We were ready with product. We knew people liked what we were creating. We knew they had been asking and waiting for us to finally give up on our time-consuming search for investors who want primarily to back tech startups and biopharmas; who aren’t looking at a company whose tagline is “Tech Off. Talk On”; who want proof of sales – which is exactly what we needed the initial investment for – by the way. We spent a year searching for investors who, as it turned out, weren’t interested in a fully documented business plan that was well-researched with proof of concept, with market and demographics laid out, with valuation done in 3 different ways, and with the competition evaluated on every aspect to show that there was no one in our exact space but that there was plenty of proof that people had been clamoring for what we were creating. We showed that researchers in almost every field (from traditional sciences to psychology) have been screaming that the world is needing exactly what we have created and trademarked and that we need to reach out to our children, our clients, our parents -- the important people in our life. Now. To know the people, not the profiles.
Tech Off. Talk On.
It was time to reconsider the financial side and the (wasted?) year.
We chose to take on the risk that involved my daughters’ college plans and to self-finance this on a shoestring and courage.
It’s what entrepreneurs do. And we did it.
We set up our booth. We waited for the breaks between sessions.
But this is what we were not ready for, what we did not expect:
We did not expect the overwhelming response. We did not expect to be the busiest vendor there. I personally did not expect to be repeatedly hugged, to be thanked over and over … and then over again. I did not expect anyone to cry as they read through the cards and to stay to chat with me and tell me their stories of the people they know that these cards would help them to connect with – not to – but with. They ‘got it’.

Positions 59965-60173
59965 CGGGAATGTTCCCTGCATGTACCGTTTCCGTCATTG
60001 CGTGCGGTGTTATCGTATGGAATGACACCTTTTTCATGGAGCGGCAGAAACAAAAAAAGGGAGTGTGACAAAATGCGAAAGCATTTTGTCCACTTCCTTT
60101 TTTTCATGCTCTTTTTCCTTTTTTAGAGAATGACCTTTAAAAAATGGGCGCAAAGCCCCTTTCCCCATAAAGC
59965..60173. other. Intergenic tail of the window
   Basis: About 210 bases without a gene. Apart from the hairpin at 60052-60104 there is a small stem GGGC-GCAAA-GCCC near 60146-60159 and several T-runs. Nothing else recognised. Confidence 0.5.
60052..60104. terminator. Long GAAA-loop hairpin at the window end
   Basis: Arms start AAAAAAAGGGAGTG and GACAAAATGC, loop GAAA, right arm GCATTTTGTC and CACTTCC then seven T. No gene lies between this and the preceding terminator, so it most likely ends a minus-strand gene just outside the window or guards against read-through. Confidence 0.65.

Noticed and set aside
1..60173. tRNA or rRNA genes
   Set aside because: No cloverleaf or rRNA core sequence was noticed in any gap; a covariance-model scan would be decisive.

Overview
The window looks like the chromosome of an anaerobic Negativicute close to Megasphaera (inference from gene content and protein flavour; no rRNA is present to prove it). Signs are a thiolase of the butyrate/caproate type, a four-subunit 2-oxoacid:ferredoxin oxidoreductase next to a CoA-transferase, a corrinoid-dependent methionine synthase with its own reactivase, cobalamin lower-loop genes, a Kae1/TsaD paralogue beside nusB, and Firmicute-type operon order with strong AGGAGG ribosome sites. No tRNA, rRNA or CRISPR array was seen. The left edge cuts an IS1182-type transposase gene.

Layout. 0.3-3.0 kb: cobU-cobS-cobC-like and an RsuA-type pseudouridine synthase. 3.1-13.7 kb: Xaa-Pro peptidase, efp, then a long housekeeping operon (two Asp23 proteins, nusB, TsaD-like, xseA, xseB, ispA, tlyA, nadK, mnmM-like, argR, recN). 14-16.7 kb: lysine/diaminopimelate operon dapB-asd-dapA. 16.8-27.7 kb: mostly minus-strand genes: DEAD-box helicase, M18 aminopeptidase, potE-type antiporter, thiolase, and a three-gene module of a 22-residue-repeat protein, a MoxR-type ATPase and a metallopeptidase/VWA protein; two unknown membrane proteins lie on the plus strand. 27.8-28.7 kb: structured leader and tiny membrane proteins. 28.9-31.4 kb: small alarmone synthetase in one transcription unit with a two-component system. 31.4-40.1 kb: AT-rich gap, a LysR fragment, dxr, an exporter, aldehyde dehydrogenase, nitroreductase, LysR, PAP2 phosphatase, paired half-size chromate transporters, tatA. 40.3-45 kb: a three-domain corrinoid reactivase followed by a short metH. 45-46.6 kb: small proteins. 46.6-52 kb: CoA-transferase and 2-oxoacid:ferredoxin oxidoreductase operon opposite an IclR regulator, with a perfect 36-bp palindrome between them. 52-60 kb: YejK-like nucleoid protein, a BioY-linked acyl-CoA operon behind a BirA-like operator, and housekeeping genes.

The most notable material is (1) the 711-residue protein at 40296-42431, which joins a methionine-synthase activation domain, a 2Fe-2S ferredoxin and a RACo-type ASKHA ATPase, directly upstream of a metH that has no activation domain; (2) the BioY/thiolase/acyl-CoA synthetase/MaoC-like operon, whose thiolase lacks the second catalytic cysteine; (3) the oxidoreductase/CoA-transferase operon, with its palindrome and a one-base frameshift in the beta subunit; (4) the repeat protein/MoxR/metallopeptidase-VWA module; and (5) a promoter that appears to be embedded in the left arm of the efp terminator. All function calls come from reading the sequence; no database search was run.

I was not ready for other vendors to approach us and ask what the commotion was about. For them to ask how they could possibly work with us, use TiffinTalk cards in their business – education, publication, treatment facilities, etc.
We were not that ready… in that good kind of not-that-ready way.
To all who came to meet us, to talk with us, to listen to us talk, to buy, to think about buying, to leave business cards … thank you. So very much. If we haven’t reached out to you to express our gratitude, please forgive our tardiness.
My younger daughter summed it this way, “Mom, I knew TiffinTalk worked because you have been doing this with us for 15 years and look at us. And I knew that our family and friends bought it but I just always figured it’s because they are family and friends – it’s not that they were being nice, it’s just that they think like we do so they understand how important it is and how cool it is. But, I had no idea, Mom, how much everyone else would “get it”; how much they wanted it; how much they needed it.”
And then she added, “I am proud of you, Mom.”
Because she just blew my heart away.
TiffinTalk is now out there. In the wild. Cards have gone to all corners of the US, as well as Canada, New Zealand, and Singapore. We are still working out how to log sales even while we try to make more sales and flesh out our existing product lines and plan the soon-to-be-released product lines and get in front of people and tell them that we can help them be even better parents and more effective professionals and more loving adult children of senior parents.
Because we’re …